The Gulf Coast League Red Sox were packing up the bus after a rainout Tuesday, something they had done so many times during this Florida summer, when manager Tom Kotchman turned to his club and said some very familiar words. "We've got a doubleheader tomorrow." But something was off. The phrase with met with some funny looks from Kotchman's players. Then, it hit him. The doubleheader scheduled for Wednesday would only become a twin bill if the Red Sox, who had won Game 1 of the GCL Finals on Monday, did not emerge the victors in Wednesday's first scheduled contest. If they did win, they would be champions, having swept the best-of-3 championship series.
"They all looked at me and said, 'Wait a minute, we're getting this done in one,'" Kotchman said. "It was just a slip on my part because we're so used to doubleheaders in the Gulf Coast League. But it was great to see them so confident."
A day later, the Red Sox players followed through on their promise.
Behind a solid pitching performance by Roniel Raudes, the Red Sox beat the Blue Jays, 1-0, Wednesday in a seven-inning Game 2 of the GCL Finals to capture the organization's second straight Gulf Coast League title.
Before Raudes could even take the mound, the Sox, who were playing as the road team in their home JetBlue Park, had already grabbed a lead and what would be the only run of the game in the top of the first. Andy Perez, who signed as an undrafted free agent out of Duke in early July, led off with a single and moved to third on a hit-and-run single by Rafael Oliveras. The Sox designated hitter scored on a groundout by No. 3 hitter Jerry Down to give the Sox a quick, early tally, but Kotchman said it was Oliveras' single to left that keyed his team's small bit of offense.
"He's probably the MVP of the club," the skipper said of Oliveras, who had a .248/.354/.281 line during the regular season and went 4-for-11 in the GCL playoffs. "I said Javier Guerra could be my second son last year. Well, maybe Oliveras can be my third son. He's that valuable. With Perez in motion there, the way he mainpulated the bat to put the ball where it needed to be near the hole in short was huge."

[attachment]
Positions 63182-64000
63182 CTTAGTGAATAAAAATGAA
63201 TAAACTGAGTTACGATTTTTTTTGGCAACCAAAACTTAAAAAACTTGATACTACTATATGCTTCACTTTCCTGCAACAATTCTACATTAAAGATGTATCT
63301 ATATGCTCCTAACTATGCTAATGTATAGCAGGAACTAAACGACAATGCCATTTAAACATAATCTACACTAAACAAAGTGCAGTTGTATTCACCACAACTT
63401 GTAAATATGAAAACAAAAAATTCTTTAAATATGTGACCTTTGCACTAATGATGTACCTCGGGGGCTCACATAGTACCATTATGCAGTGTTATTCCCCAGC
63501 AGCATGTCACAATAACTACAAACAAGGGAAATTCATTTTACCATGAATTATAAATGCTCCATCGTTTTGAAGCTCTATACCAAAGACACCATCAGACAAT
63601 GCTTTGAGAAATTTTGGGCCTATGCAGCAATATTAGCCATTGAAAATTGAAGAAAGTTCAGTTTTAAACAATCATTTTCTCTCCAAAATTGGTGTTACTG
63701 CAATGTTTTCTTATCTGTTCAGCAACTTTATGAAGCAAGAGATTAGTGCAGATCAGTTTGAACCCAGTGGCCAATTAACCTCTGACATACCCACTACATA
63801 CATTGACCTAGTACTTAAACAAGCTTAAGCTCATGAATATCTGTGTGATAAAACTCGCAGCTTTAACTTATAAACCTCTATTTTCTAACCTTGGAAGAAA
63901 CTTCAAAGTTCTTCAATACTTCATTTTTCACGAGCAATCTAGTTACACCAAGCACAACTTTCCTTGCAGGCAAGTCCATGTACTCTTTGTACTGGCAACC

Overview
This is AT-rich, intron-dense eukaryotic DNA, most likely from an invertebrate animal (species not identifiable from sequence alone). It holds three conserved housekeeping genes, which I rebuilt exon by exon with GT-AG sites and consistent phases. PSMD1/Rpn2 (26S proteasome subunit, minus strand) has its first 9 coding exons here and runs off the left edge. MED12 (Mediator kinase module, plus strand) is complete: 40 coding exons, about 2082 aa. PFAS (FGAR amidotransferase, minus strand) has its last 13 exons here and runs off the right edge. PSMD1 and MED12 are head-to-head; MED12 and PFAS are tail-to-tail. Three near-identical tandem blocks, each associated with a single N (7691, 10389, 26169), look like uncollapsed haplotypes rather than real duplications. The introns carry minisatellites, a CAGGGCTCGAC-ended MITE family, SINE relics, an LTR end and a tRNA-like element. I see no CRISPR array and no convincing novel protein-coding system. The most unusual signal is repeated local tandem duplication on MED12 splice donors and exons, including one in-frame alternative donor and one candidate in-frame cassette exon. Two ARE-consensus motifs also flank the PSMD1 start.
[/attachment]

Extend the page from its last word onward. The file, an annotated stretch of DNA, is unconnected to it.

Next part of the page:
That ended up being enough offense for the 17-year-old Raudes, who was pitching in his first professional playoff game since signing for $250,000 in 2014. The right-hander from Nicaragua allowed more than one baserunner in an inning only once in his five frames, In the one inning -- the fourth -- when the Blue Jays did get multiple baserunners on against Raudes, Oliveras eliminated the threat with a diving play that started a rally-killing double play. Raudes finished with a GCL-high seven strikeouts while allowing five hits and a walk.
Like phenom Anderson Espinoza, Raudes got the bump stateside as a 17-year-old after starting the year in the Domincan Summer League, and he thrived in his time in the GCL, posting a 0.90 ERA and 0.95 WHIP with 16 strikeouts in 20 innings during the regular season.
"We know what we're getting with him," Kotchman said. "He's a fearless strike-thrower who tops out at 92 right now, but he's only gonna get faster. He reminds me of a young K-Rod [Francisco Rodriguez] in that he's skinny with a loose arm and an average-to-plus curveball. We had a high-schooler [Andrew Noviello] catching him today, and he did a great job with him.
"It goes back to our first meeting when we said we're going to be where our pitching is and where our catching is. Well, our pitching was first in the league, and this is the best catching group we've had down here with Noviello, Devon Fisher and Isaias Lucena. You can see where it got us."
Nick Duron and Adam Lau, who were taken in the 31st and 37th rounds respectively in June, kept the Jays scoreless in the sixth and seventh to secure the win.
With the Red Sox capturing their second straight title in their fourth straight trip to the Gulf Coast League Finals, Kotchman was quick to point out the work done by his fellow coaches Junior Zamora, Dave Tomlin, Dick Such, Goose Gregson and Nick Green as well as by the organization as a whole.
"I told these kids the first people they should thank are the scouts that signed them," he said. "We can only play with the hand we're dealt. Whether they were big-money guys or undrafted guys like Perez who came in and hit .355, they all did well for us as a group. It's a testament to the scouts, the farm director, the rovers that we had this group of kids play here."
But with the final out recorded Wednesday, all of the guys behind the scenes were more than willing to let the guys on the field take in the moment.
"When you spend a summer in the GCL, you want anything cold on your head," Kotchman said. "So there was water, champagne, all of that. As coaches, we just kinda sat back and watched the kids celebrate. That's what you work for down here. First is to develop, second is to win."
Sam Dykstra is a contributor to MiLB.com. Follow and interact with him on Twitter, @SamDykstraMiLB.